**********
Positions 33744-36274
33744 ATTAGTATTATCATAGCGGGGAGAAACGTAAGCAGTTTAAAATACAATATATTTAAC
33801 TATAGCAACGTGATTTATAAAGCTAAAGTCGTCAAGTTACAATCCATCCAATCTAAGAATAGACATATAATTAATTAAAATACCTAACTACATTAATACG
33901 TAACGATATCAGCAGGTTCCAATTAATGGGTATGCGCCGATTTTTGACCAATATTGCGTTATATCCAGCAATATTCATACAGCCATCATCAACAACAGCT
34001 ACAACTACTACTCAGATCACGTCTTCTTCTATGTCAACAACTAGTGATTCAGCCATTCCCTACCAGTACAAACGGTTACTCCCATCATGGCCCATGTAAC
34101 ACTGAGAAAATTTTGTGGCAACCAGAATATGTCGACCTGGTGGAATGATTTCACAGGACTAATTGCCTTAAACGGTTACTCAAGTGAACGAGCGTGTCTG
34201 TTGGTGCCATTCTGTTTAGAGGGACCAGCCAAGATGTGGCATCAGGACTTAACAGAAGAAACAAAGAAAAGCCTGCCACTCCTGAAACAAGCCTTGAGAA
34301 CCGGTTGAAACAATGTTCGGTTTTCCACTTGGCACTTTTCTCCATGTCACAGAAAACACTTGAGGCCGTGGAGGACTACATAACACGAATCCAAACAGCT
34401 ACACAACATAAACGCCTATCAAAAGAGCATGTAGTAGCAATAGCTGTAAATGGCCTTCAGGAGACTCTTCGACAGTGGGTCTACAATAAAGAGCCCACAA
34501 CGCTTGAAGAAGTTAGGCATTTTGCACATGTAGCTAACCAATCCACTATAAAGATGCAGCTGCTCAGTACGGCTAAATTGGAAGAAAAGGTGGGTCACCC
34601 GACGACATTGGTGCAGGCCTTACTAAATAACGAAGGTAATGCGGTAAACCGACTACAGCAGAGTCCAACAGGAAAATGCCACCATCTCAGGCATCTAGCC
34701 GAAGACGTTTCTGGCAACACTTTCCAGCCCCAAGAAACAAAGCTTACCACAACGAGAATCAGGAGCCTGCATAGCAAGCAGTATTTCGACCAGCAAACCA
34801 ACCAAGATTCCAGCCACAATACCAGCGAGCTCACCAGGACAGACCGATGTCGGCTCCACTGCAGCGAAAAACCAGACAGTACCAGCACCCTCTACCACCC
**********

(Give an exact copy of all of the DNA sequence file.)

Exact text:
Positions 33744-36274
33744 ATTAGTATTATCATAGCGGGGAGAAACGTAAGCAGTTTAAAATACAATATATTTAAC
33801 TATAGCAACGTGATTTATAAAGCTAAAGTCGTCAAGTTACAATCCATCCAATCTAAGAATAGACATATAATTAATTAAAATACCTAACTACATTAATACG
33901 TAACGATATCAGCAGGTTCCAATTAATGGGTATGCGCCGATTTTTGACCAATATTGCGTTATATCCAGCAATATTCATACAGCCATCATCAACAACAGCT
34001 ACAACTACTACTCAGATCACGTCTTCTTCTATGTCAACAACTAGTGATTCAGCCATTCCCTACCAGTACAAACGGTTACTCCCATCATGGCCCATGTAAC
34101 ACTGAGAAAATTTTGTGGCAACCAGAATATGTCGACCTGGTGGAATGATTTCACAGGACTAATTGCCTTAAACGGTTACTCAAGTGAACGAGCGTGTCTG
34201 TTGGTGCCATTCTGTTTAGAGGGACCAGCCAAGATGTGGCATCAGGACTTAACAGAAGAAACAAAGAAAAGCCTGCCACTCCTGAAACAAGCCTTGAGAA
34301 CCGGTTGAAACAATGTTCGGTTTTCCACTTGGCACTTTTCTCCATGTCACAGAAAACACTTGAGGCCGTGGAGGACTACATAACACGAATCCAAACAGCT
34401 ACACAACATAAACGCCTATCAAAAGAGCATGTAGTAGCAATAGCTGTAAATGGCCTTCAGGAGACTCTTCGACAGTGGGTCTACAATAAAGAGCCCACAA
34501 CGCTTGAAGAAGTTAGGCATTTTGCACATGTAGCTAACCAATCCACTATAAAGATGCAGCTGCTCAGTACGGCTAAATTGGAAGAAAAGGTGGGTCACCC
34601 GACGACATTGGTGCAGGCCTTACTAAATAACGAAGGTAATGCGGTAAACCGACTACAGCAGAGTCCAACAGGAAAATGCCACCATCTCAGGCATCTAGCC
34701 GAAGACGTTTCTGGCAACACTTTCCAGCCCCAAGAAACAAAGCTTACCACAACGAGAATCAGGAGCCTGCATAGCAAGCAGTATTTCGACCAGCAAACCA
34801 ACCAAGATTCCAGCCACAATACCAGCGAGCTCACCAGGACAGACCGATGTCGGCTCCACTGCAGCGAAAAACCAGACAGTACCAGCACCCTCTACCACCC